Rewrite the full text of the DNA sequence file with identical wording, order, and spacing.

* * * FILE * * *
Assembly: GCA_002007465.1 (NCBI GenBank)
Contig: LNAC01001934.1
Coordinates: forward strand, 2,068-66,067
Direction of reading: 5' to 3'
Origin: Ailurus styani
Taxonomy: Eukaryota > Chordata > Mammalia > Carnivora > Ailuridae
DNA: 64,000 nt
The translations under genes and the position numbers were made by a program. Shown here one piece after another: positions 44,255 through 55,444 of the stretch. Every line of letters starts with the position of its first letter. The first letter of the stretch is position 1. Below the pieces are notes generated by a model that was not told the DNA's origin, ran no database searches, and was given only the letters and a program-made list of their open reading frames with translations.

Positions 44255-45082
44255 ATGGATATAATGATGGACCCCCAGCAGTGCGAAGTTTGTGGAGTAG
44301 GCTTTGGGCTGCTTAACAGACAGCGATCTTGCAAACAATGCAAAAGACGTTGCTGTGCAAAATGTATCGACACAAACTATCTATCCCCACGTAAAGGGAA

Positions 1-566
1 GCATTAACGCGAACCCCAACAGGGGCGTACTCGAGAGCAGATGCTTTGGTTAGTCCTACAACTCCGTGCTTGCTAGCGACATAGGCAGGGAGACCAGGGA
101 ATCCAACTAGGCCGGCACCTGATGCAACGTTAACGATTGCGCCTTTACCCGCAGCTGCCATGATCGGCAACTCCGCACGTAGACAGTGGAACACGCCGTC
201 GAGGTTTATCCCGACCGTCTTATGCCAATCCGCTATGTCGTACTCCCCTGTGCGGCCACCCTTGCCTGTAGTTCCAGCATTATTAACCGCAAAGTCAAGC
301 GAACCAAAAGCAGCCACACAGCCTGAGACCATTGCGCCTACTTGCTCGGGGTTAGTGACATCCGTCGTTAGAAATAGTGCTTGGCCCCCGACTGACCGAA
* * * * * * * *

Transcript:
Assembly: GCA_002007465.1 (NCBI GenBank)
Contig: LNAC01001934.1
Coordinates: forward strand, 2,068-66,067
Direction of reading: 5' to 3'
Origin: Ailurus styani
Taxonomy: Eukaryota > Chordata > Mammalia > Carnivora > Ailuridae
DNA: 64,000 nt
The translations under genes and the position numbers were made by a program. Shown here one piece after another: positions 44,255 through 55,444 of the stretch. Every line of letters starts with the position of its first letter. The first letter of the stretch is position 1. Below the pieces are notes generated by a model that was not told the DNA's origin, ran no database searches, and was given only the letters and a program-made list of their open reading frames with translations.

Positions 44255-45082
44255 ATGGATATAATGATGGACCCCCAGCAGTGCGAAGTTTGTGGAGTAG
44301 GCTTTGGGCTGCTTAACAGACAGCGATCTTGCAAACAATGCAAAAGACGTTGCTGTGCAAAATGTATCGACACAAACTATCTATCCCCACGTAAAGGGAA

Positions 1-566
1 GCATTAACGCGAACCCCAACAGGGGCGTACTCGAGAGCAGATGCTTTGGTTAGTCCTACAACTCCGTGCTTGCTAGCGACATAGGCAGGGAGACCAGGGA
101 ATCCAACTAGGCCGGCACCTGATGCAACGTTAACGATTGCGCCTTTACCCGCAGCTGCCATGATCGGCAACTCCGCACGTAGACAGTGGAACACGCCGTC
201 GAGGTTTATCCCGACCGTCTTATGCCAATCCGCTATGTCGTACTCCCCTGTGCGGCCACCCTTGCCTGTAGTTCCAGCATTATTAACCGCAAAGTCAAGC
301 GAACCAAAAGCAGCCACACAGCCTGAGACCATTGCGCCTACTTGCTCGGGGTTAGTGACATCCGTCGTTAGAAATAGTGCTTGGCCCCCGACTGACCGAA